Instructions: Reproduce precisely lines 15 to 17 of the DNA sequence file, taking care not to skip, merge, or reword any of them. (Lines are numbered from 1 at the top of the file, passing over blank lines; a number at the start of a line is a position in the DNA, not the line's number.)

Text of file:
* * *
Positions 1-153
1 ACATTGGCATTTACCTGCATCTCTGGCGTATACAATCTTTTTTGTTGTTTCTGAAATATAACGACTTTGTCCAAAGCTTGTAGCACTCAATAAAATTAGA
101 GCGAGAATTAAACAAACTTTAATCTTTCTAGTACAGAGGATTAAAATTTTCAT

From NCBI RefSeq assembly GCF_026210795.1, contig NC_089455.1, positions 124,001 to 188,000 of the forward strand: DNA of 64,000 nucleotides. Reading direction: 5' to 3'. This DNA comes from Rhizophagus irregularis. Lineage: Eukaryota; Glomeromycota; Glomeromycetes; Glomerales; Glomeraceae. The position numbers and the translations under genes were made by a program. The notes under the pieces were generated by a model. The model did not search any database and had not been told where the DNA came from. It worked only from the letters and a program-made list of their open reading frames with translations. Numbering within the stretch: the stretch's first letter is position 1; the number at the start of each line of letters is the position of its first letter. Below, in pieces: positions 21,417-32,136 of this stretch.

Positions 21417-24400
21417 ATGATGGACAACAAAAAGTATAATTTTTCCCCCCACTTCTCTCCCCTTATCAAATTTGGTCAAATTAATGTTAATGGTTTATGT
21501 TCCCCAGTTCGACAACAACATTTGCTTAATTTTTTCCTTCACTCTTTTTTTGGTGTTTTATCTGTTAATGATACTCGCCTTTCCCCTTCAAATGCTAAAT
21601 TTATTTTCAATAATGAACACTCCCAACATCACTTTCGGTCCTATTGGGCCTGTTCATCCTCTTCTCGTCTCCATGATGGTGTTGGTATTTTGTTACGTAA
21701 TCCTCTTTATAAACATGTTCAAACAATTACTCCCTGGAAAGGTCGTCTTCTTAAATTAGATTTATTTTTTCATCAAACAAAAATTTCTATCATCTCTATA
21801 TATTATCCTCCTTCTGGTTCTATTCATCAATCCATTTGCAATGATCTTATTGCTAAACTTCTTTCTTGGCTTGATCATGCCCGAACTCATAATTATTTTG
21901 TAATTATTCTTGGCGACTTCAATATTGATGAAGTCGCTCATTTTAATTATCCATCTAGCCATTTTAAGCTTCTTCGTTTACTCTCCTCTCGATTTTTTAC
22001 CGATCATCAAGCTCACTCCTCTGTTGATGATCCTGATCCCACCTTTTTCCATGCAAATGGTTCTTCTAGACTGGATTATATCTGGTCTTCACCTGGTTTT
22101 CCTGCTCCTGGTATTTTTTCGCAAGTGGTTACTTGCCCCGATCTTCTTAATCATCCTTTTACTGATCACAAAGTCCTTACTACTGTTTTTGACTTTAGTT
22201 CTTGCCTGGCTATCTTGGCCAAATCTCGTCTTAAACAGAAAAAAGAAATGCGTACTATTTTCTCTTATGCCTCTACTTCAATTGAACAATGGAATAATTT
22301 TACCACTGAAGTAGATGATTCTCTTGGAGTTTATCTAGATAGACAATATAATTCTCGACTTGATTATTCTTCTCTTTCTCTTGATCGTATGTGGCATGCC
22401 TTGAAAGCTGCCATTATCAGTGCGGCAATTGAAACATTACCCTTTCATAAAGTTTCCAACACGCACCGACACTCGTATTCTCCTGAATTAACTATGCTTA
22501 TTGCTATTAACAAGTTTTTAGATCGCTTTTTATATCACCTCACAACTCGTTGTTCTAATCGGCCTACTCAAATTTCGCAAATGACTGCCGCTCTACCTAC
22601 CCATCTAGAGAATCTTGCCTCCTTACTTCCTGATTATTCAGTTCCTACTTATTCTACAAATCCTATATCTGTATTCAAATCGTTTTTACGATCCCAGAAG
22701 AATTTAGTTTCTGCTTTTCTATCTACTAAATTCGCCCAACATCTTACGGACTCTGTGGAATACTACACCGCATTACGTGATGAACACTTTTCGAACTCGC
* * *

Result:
22301 TACCACTGAAGTAGATGATTCTCTTGGAGTTTATCTAGATAGACAATATAATTCTCGACTTGATTATTCTTCTCTTTCTCTTGATCGTATGTGGCATGCC
22401 TTGAAAGCTGCCATTATCAGTGCGGCAATTGAAACATTACCCTTTCATAAAGTTTCCAACACGCACCGACACTCGTATTCTCCTGAATTAACTATGCTTA
22501 TTGCTATTAACAAGTTTTTAGATCGCTTTTTATATCACCTCACAACTCGTTGTTCTAATCGGCCTACTCAAATTTCGCAAATGACTGCCGCTCTACCTAC